Piazza San Marco often overflows with students from Florence’s university, which occupies the former buildings of the Grand Ducal stables among other buildings throughout the city.
The university was founded in 1321 as the Studio Fiorentino, when the great university of Bologna was under a ban of excommunication. Although Pisa would always be considered the main university in Tuscany (carefully fostered by the Medici, to soften opposition to their rule), Florence’s university taught many future humanists, including Poggio Bracciolini, who ferreted out lost Latin classics from monastery cellars in France, Germany and Switzerland, and (when he couldn’t buy them) copied them out in a clean, easily legible hand based on Carolingian script, that became the origin of the Roman type and handwriting we use today.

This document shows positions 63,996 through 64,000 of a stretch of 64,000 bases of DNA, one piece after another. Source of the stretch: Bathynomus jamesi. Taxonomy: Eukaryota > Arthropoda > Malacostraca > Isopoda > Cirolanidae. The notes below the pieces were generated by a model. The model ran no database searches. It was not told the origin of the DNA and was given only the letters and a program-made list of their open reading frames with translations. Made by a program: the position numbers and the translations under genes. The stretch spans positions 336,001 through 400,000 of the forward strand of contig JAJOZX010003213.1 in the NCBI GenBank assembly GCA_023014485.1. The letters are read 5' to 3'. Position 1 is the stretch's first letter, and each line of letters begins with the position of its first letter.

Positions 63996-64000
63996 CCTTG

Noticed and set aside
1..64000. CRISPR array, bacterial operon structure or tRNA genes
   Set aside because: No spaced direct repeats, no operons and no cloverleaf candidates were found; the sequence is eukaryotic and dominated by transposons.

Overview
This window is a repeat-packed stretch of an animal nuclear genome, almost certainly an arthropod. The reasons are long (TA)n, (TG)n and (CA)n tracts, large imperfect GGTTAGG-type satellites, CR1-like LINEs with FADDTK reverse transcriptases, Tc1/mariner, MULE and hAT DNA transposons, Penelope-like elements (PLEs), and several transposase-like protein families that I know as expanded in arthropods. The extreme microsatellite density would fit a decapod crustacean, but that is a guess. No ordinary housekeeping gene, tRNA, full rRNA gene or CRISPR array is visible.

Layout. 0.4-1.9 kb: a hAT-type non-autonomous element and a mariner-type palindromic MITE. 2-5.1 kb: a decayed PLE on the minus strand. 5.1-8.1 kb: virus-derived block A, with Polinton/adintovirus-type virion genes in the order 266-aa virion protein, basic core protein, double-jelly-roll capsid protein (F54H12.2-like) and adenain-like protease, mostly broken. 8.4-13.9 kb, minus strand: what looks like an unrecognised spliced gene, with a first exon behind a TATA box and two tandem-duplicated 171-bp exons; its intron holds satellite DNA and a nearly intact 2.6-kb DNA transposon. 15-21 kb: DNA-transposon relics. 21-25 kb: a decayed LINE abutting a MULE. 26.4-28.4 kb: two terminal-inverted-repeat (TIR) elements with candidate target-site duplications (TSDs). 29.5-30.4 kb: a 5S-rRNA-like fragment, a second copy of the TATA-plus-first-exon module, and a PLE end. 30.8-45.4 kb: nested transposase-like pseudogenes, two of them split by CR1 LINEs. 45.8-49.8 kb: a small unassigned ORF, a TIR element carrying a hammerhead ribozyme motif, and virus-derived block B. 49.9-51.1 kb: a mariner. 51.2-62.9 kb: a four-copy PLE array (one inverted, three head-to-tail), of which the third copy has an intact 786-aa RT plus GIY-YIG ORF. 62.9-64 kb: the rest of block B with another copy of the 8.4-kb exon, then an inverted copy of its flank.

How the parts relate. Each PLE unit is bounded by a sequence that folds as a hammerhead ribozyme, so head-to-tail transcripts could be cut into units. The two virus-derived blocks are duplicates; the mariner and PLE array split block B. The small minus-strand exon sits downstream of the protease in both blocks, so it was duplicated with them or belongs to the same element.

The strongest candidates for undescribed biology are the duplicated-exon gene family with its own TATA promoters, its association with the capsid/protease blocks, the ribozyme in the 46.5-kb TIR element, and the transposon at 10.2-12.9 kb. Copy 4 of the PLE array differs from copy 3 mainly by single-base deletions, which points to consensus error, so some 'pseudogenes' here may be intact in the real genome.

In the 15th century, Florence was known as the only place in Europe where Greek was properly taught. After the Council of Florence, a number of scholars had moved here from Constantinople, and in 1488 they oversaw the first printed text of Homer. Some of their students were English, such as Thomas Linacre (who would help found the Royal College of Physicians), William Latimer and William Grocyn, who all collaborated on a translation of Aristotle into Latin.
Image by PD Art